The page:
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Holiday Pay SWITCHED BACK, For Now

By May 8, 2018June 27th, 2023Employment Law

You spoke up – the government listened. Holiday pay is being switched back to normal. But for how long?

As we told you, on January 1, 2018, holiday pay was increased for every employee in Ontario.  Basicially, every employee receives one full day of pay for each of the nine public holidays in Ontario.

But quietly on Monday (after 5:00pm, on the close of the legislature and one hour before the first election debate of the year), the Ontario government announced that the rules on holiday pay will, on Canada Day, be reverted back to the old calculation from before January 1, 2018 to allow for a further review of holiday pay rules.

So, on July 1, 2018 (a public holiday) the holiday pay calculation will go back to the following:

Public holiday pay = total amount of regular wages earned and vacation pay payable in the 4 work weeks before the work week in which the public holiday occurred, divided by 20.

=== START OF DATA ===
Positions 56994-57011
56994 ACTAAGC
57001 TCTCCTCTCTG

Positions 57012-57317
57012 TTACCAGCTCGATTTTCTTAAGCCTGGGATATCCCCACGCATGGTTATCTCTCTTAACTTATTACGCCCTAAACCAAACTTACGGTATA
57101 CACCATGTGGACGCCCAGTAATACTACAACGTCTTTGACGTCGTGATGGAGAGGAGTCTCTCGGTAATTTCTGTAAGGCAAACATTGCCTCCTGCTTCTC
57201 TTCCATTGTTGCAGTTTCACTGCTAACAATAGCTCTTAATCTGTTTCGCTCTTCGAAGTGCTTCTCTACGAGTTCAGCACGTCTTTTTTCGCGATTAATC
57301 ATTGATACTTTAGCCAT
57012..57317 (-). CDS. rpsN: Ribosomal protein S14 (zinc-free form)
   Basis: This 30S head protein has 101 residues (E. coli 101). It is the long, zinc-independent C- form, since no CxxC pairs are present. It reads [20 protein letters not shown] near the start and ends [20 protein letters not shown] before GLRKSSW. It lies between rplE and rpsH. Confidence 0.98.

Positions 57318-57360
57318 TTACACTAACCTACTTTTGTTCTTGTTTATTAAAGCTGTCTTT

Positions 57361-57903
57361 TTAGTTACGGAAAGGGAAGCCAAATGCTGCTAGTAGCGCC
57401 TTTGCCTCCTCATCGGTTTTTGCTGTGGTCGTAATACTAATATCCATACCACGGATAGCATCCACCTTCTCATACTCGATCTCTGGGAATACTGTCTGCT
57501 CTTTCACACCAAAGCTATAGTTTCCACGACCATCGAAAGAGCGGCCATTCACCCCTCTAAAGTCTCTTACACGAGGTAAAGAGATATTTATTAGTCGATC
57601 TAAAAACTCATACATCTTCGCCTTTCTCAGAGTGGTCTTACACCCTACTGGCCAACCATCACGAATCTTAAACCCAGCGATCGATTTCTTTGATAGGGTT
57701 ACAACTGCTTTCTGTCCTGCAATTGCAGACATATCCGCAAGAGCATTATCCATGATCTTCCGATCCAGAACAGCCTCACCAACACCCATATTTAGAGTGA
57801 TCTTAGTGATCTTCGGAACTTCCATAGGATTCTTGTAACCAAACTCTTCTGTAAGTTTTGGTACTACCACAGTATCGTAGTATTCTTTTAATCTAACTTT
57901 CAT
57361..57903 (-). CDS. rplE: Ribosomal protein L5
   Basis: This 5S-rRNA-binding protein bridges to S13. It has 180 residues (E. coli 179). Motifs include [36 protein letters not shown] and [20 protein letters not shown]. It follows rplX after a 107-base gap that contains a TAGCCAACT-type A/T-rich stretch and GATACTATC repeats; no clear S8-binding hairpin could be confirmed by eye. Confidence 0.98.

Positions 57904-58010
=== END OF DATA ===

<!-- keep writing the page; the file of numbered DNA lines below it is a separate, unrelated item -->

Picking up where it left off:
This is a swift decision by the government, who said in an accompanying press release, that public holiday rules were “the source of the most complaints under the ESA and needed to be simplified.”  We know that’s an understatement, and we’ve been telling dentists for months to protect themselves and their businesses with proper contracts and manuals that address all of the changes from the new law.

The government has stated they will conduct a full review of the public holiday system in Ontario this year, with an eye to further update the holiday pay rules by the year 2020.

So, there is a possibility that the holiday pay rules will change again sometime in the next 2 years.  But for now, alert your payroll people and let them know of this important change for July 1.

If you are interested, submissions regarding the Public Holiday Pay Review can be sent to this government email address:

The Content of this post is provided for informational purposes only. It is not intended to be legal, financial, tax, or other professional advice of any kind. You are advised to contact DMC (or other counsel) to seek specific legal advice concerning your individual situation.